Students, faculty shape global effort to cool a warming world
By Blaine Friedlander
In a whirlwind of seminars, speeches, plenary sessions and corridor conversations, 17 Cornell students and six faculty sought to cool a warming planet.
The 24th Conference of the Parties to the United Nations Framework Convention on Climate Change – better known as COP24 – was held Dec. 3-17 in Katowice, Poland, as the Cornell students and educators spoke at press conferences, organized side events, spoke to climate change professionals from hundreds of countries and absorbed volumes of scientific detail.
Caroline Dodd ’19 met Fekitamoeloa Katoa ‘Utoikamanu from Tonga, the United Nations’ High Representative for the Least Developed Countries, Landlocked Developing Countries and Small Island Developing States. Dodd and other Cornell students Skye Hart ’18, MRP ’19, Zeyu Hu ’19, Carly Shonbrun-Siege ’18 and Venus Dulani ’19, worked remotely with ‘Utoikamanu and other Tongan officials during the fall semester in Cornell’s Global Climate Science and Policy class taught by Allison Chatrchyan, director of the Cornell Institute for Climate Smart Solutions and a COP24 Cornell trip organizer; Natalie Mahowald, professor of earth and atmospheric sciences and a faculty director at the Atkinson Center for a Sustainable Future; Linda Shi, assistant professor of city and regional planning; and Sharon Sassler, professor of policy analysis and management.
Tonga is a Pacific island nation facing sea-level rise; the students helped officials develop a report on loss and damages for the island’s negotiations for international climate action. “Working with the Tonga delegates, we applied our research and knowledge to a critical problem,” Dodd said.
Emma Birch ’20, Tyler Brewer ’19, Keelin Kelly ’20, Emily Boedo ’19 and Laura Kee ’19 similarly helped the government of Armenia prepare for the COP by developing a report on climate impacts to agriculture through the Koronivia work program, a landmark agreement from COP23 in 2017 to review the role of agriculture and food security under the 2015 Paris Agreement.
Youth inclusion was a COP24 theme, Dodd said. An entire day was devoted to climate education, which included performances and speeches from youth representatives.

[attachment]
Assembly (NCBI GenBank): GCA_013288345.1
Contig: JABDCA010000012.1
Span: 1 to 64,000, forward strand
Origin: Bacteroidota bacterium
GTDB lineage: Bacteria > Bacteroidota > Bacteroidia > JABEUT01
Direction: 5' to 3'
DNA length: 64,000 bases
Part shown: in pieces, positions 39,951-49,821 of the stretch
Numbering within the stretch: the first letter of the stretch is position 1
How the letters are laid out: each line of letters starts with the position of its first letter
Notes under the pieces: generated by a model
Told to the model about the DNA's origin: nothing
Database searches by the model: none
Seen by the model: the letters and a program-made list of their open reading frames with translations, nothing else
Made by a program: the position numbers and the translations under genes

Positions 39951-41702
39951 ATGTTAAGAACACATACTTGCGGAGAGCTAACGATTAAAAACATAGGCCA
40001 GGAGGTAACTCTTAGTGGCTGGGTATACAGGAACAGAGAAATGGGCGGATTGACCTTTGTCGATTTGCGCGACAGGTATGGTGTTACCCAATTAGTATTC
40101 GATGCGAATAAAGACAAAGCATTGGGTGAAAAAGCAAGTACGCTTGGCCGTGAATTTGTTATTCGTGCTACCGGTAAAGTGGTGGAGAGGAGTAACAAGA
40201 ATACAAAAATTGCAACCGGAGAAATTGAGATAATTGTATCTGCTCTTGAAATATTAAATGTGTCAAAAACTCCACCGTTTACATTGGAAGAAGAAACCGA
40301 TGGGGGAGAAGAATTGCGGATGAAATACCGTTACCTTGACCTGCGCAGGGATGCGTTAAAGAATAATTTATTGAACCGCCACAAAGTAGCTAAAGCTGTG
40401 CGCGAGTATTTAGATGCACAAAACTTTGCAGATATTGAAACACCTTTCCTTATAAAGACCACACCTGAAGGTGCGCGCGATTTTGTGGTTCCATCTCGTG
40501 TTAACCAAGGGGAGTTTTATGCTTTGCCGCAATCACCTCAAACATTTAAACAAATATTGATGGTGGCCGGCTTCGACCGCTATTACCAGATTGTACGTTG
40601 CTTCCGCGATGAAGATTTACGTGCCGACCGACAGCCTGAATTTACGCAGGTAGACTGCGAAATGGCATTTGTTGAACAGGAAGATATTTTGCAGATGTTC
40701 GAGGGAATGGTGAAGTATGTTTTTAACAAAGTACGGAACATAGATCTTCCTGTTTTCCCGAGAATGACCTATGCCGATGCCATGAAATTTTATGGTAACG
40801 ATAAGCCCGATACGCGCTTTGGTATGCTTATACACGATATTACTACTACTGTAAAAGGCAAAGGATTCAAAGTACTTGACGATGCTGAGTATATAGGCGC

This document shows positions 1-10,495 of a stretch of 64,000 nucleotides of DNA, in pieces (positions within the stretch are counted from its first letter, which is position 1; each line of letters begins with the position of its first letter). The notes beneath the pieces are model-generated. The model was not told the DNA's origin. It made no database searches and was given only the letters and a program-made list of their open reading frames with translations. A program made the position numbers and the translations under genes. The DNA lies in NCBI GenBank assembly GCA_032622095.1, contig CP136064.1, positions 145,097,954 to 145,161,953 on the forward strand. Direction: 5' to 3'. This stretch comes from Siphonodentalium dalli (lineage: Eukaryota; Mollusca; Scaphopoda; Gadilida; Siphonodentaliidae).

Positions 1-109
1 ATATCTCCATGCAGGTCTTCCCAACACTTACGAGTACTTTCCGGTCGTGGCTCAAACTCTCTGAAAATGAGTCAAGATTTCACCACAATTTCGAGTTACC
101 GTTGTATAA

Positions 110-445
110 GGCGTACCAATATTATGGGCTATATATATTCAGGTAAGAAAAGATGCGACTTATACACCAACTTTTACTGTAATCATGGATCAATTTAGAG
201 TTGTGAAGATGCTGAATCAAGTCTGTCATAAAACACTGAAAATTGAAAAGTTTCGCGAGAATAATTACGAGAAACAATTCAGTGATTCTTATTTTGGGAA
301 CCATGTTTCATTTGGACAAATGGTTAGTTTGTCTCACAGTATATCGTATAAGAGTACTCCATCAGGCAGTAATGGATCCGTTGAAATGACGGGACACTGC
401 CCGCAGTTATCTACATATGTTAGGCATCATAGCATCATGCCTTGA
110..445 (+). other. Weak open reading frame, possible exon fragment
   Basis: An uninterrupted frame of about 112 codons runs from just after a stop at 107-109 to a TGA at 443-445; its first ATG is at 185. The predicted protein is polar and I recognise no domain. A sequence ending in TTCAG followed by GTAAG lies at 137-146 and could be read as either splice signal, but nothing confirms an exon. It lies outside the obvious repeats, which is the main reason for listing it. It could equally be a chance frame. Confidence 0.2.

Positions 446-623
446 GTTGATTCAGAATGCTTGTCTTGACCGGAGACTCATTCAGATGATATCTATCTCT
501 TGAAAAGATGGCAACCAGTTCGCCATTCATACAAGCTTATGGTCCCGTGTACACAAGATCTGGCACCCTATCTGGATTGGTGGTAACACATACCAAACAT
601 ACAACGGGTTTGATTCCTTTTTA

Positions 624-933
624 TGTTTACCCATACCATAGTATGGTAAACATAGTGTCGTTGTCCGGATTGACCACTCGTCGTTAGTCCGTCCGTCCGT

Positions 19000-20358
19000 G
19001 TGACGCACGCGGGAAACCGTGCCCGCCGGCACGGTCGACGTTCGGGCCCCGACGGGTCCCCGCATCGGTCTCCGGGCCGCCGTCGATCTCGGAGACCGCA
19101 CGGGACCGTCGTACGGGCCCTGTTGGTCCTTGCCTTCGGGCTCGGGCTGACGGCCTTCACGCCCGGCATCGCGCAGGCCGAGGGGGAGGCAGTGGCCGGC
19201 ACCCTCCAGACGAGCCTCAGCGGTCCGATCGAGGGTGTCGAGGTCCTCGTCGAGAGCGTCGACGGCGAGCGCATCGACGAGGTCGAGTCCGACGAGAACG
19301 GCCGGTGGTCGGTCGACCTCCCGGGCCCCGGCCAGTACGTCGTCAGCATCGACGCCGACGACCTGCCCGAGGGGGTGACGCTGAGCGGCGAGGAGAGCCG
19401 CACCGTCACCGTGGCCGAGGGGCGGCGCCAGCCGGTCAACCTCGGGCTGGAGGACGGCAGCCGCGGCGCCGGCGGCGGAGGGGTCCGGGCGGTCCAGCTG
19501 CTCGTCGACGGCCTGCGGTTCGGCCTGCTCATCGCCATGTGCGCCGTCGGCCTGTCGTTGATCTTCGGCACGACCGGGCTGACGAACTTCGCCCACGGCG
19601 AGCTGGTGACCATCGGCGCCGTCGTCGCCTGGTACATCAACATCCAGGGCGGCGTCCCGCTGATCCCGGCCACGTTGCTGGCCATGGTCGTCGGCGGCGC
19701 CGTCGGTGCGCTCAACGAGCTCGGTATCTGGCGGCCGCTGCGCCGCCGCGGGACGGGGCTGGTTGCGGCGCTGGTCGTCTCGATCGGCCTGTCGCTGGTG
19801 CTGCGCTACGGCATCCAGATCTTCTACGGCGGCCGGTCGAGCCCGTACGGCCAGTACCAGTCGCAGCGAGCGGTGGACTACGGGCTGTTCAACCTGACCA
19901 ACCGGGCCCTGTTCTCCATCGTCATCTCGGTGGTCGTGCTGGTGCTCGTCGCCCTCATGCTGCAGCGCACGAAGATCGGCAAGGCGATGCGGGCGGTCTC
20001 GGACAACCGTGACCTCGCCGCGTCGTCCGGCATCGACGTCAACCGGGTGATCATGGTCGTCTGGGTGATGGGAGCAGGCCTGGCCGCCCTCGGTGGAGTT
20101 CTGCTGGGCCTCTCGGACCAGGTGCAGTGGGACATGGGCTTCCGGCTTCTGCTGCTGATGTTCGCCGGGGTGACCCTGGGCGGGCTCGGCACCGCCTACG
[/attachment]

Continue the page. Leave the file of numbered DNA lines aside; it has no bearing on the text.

“The message from youth was a call to break the barrier of inclusion as merely tokens in negotiations and decision-making,” she said, “and instead aim to achieve direct youth representation, because the future is at stake.”
Emma Hoarty ’19 attended a panel on harnessing carbon markets, which is a means of climate-change mitigation under the 2015 Paris Agreement. When the floor opened for questions. Hoarty raised her hand. “I introduced myself as a Cornell undergraduate, and I asked the panel if a national carbon market would be possible in the U.S., or if they thought our regional carbon markets would grow to eventually encompass most of the country,” she said.
To Hoarty’s surprise, panelist Steve Rose, Ph.D. ’00, a senior research economist at the Electric Power Research Institute, identified himself as a Cornellian, too. The two spoke after the panel. “He was impressed that Cornell sent students to COP24,” Hoarty said. “This experience reminded me where a Cornell degree can take you, and just how many Cornellians there are all around the world.”
Zeyu Hu ’19 spoke at a press conference organized by the TERRE Policy Center, an Indian think tank that launched a new toolkit for environmentally friendly universities. He explained Cornell's Climate Action Plan, which employs innovative technology to decrease campus carbon emissions and reduce electricity consumption.
“It is important to note,” Hu told to the delegates, “that this climate neutrality movement [on Cornell’s campus] was primarily started and driven by students who lobbied the university’s administration [decades ago] for Cornell to become a carbon-neutral campus.”